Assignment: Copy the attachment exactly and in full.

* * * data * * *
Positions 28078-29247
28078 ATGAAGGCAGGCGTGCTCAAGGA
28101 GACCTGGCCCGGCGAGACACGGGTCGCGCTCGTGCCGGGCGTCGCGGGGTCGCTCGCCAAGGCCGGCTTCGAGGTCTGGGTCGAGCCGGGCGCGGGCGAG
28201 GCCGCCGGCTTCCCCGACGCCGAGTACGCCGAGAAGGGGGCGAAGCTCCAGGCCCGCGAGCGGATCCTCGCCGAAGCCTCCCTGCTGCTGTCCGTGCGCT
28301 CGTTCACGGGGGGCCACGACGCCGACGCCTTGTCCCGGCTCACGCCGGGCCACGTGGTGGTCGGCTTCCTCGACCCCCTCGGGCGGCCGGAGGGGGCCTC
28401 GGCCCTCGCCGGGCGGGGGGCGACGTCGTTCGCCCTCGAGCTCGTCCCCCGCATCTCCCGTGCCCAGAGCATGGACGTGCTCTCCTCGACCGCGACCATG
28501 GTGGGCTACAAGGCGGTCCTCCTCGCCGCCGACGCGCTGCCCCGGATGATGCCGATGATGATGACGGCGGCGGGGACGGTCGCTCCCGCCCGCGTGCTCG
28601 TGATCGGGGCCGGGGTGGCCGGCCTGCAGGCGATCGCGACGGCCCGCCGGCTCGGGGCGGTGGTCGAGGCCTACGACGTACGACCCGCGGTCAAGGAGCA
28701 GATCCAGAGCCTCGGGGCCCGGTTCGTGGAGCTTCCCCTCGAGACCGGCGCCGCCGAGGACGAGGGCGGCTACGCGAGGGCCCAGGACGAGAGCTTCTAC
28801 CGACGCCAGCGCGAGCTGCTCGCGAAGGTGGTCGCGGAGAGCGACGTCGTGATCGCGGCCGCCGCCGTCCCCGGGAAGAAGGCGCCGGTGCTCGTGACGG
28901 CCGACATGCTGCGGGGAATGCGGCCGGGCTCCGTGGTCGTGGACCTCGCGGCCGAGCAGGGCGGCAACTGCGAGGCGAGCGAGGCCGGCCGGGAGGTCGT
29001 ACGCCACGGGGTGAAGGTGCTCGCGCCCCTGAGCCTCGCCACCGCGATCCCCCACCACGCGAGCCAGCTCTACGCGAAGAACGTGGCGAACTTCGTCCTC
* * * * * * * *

Positions 28078-29247
28078 ATGAAGGCAGGCGTGCTCAAGGA
28101 GACCTGGCCCGGCGAGACACGGGTCGCGCTCGTGCCGGGCGTCGCGGGGTCGCTCGCCAAGGCCGGCTTCGAGGTCTGGGTCGAGCCGGGCGCGGGCGAG
28201 GCCGCCGGCTTCCCCGACGCCGAGTACGCCGAGAAGGGGGCGAAGCTCCAGGCCCGCGAGCGGATCCTCGCCGAAGCCTCCCTGCTGCTGTCCGTGCGCT
28301 CGTTCACGGGGGGCCACGACGCCGACGCCTTGTCCCGGCTCACGCCGGGCCACGTGGTGGTCGGCTTCCTCGACCCCCTCGGGCGGCCGGAGGGGGCCTC
28401 GGCCCTCGCCGGGCGGGGGGCGACGTCGTTCGCCCTCGAGCTCGTCCCCCGCATCTCCCGTGCCCAGAGCATGGACGTGCTCTCCTCGACCGCGACCATG
28501 GTGGGCTACAAGGCGGTCCTCCTCGCCGCCGACGCGCTGCCCCGGATGATGCCGATGATGATGACGGCGGCGGGGACGGTCGCTCCCGCCCGCGTGCTCG
28601 TGATCGGGGCCGGGGTGGCCGGCCTGCAGGCGATCGCGACGGCCCGCCGGCTCGGGGCGGTGGTCGAGGCCTACGACGTACGACCCGCGGTCAAGGAGCA
28701 GATCCAGAGCCTCGGGGCCCGGTTCGTGGAGCTTCCCCTCGAGACCGGCGCCGCCGAGGACGAGGGCGGCTACGCGAGGGCCCAGGACGAGAGCTTCTAC
28801 CGACGCCAGCGCGAGCTGCTCGCGAAGGTGGTCGCGGAGAGCGACGTCGTGATCGCGGCCGCCGCCGTCCCCGGGAAGAAGGCGCCGGTGCTCGTGACGG
28901 CCGACATGCTGCGGGGAATGCGGCCGGGCTCCGTGGTCGTGGACCTCGCGGCCGAGCAGGGCGGCAACTGCGAGGCGAGCGAGGCCGGCCGGGAGGTCGT
29001 ACGCCACGGGGTGAAGGTGCTCGCGCCCCTGAGCCTCGCCACCGCGATCCCCCACCACGCGAGCCAGCTCTACGCGAAGAACGTGGCGAACTTCGTCCTC